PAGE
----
You really are a disingenuous nitwit if you think reasonable folks will buy what you're selling.   But you'll probably make a load of $$ from same gullible "Left Behind" readers who're likely still waiting for the rapture to deliver them from the exploding ARM on their McMansions.

33 posted on 03/18/2012 12:02:34 PM PDT by LomanBill (Animals! The DemocRats blew up the windmill with an Acorn!)
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To: LomanBill
But we won’t hear that from revisionist weasels like Juan Barton.

You sir are an idiot. Jefferson rightly did not like kings, nor did he like churches that enslave their members with guilt.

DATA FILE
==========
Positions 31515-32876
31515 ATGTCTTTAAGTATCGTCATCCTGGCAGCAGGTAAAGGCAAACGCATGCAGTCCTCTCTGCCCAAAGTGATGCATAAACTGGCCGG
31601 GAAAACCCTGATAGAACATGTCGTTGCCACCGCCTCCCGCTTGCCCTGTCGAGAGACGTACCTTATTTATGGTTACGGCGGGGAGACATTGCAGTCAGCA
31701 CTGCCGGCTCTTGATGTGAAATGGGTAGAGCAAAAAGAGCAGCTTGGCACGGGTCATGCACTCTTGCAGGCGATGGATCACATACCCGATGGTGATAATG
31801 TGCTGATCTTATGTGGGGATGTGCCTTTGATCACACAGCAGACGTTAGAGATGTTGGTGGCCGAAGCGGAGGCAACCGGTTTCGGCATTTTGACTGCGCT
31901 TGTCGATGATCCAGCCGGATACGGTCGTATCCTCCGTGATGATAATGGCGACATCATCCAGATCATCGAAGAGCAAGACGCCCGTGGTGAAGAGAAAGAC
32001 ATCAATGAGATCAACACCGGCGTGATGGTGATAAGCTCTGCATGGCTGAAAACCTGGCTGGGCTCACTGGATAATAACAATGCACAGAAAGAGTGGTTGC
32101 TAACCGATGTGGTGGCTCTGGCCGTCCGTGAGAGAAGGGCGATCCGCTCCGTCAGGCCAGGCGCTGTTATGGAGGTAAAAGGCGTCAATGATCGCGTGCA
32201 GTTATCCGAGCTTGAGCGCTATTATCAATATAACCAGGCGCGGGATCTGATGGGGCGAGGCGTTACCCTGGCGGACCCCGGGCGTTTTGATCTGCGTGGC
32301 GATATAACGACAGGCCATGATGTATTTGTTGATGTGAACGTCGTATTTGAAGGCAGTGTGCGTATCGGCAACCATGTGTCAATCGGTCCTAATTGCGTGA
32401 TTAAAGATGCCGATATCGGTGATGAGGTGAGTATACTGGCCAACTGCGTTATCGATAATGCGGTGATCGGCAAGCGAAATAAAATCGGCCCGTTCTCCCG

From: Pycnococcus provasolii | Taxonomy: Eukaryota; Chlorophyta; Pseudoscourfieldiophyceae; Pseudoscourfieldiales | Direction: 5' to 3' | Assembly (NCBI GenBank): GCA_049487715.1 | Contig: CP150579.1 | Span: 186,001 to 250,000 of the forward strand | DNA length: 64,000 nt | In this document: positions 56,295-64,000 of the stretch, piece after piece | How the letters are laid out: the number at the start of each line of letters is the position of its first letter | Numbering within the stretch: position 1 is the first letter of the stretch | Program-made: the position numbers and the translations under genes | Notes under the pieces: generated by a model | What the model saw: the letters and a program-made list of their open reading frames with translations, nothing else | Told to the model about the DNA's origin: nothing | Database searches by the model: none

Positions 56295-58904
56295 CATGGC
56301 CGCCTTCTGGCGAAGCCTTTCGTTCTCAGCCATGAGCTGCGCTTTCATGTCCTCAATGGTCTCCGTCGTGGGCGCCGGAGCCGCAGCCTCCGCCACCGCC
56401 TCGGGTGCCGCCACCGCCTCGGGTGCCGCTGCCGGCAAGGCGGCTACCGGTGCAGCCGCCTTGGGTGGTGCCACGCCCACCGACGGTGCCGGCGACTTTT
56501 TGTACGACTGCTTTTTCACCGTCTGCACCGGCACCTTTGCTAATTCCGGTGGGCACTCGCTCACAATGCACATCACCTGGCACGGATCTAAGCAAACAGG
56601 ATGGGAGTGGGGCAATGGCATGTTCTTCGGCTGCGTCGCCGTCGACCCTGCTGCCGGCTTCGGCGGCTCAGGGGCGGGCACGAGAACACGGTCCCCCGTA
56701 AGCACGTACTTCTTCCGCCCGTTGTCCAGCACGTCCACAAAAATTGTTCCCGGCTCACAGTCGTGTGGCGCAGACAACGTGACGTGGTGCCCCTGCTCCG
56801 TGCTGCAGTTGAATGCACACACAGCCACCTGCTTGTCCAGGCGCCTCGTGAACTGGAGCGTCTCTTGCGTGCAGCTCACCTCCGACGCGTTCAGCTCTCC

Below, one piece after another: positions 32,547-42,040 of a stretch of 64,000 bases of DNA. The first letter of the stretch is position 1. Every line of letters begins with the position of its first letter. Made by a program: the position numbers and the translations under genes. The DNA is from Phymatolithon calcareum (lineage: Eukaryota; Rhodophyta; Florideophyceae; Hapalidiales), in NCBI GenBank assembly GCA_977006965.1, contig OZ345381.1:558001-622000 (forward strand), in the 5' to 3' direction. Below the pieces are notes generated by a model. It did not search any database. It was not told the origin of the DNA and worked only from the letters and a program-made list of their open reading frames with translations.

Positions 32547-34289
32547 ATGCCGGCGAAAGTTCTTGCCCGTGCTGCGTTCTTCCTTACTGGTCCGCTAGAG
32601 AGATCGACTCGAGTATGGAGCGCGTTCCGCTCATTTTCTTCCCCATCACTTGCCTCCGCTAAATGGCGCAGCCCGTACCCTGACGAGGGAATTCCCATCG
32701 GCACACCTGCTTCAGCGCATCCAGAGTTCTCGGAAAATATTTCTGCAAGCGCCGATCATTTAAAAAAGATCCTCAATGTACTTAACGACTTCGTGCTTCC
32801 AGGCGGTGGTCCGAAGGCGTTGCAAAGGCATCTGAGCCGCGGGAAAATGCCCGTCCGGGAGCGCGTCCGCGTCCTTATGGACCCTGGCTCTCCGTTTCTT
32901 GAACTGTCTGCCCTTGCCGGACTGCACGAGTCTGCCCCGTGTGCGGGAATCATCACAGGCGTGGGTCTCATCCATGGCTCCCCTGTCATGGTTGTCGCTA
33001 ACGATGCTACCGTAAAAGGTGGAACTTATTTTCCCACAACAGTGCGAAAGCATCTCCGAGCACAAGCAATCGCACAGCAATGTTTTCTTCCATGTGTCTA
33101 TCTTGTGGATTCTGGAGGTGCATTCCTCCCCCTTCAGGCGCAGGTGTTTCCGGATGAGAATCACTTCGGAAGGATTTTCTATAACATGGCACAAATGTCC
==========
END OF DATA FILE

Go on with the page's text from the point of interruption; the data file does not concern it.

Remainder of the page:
He was right in accepting Jesus as the purest thinker in history, but wrong to reject the very book that described and predicted his arrival and departure. Enlightened idiots that like to remember that Jefferson had a Koran, would do well to look at what he wrote about that book.

34 posted on 03/18/2012 12:20:06 PM PDT by itsahoot (Tag lines are a waste of bandwidth, as are my comments.)
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To: itsahoot

LOL.

So now you’re retracting your assertion of congruity between the Jefferson Bible and the red-lettered KJV. Ok. It’s already on the record - and now amended with your spittle saturated denial.

>>but wrong to reject the very book

That’s correct. Jefferson rejected the KJV.

So since you’re on a Truth spree - what else did Jefferson reject that would differentiate his faith from the Christianity that Juan Barton & Co. are trying to sell the McSheeple?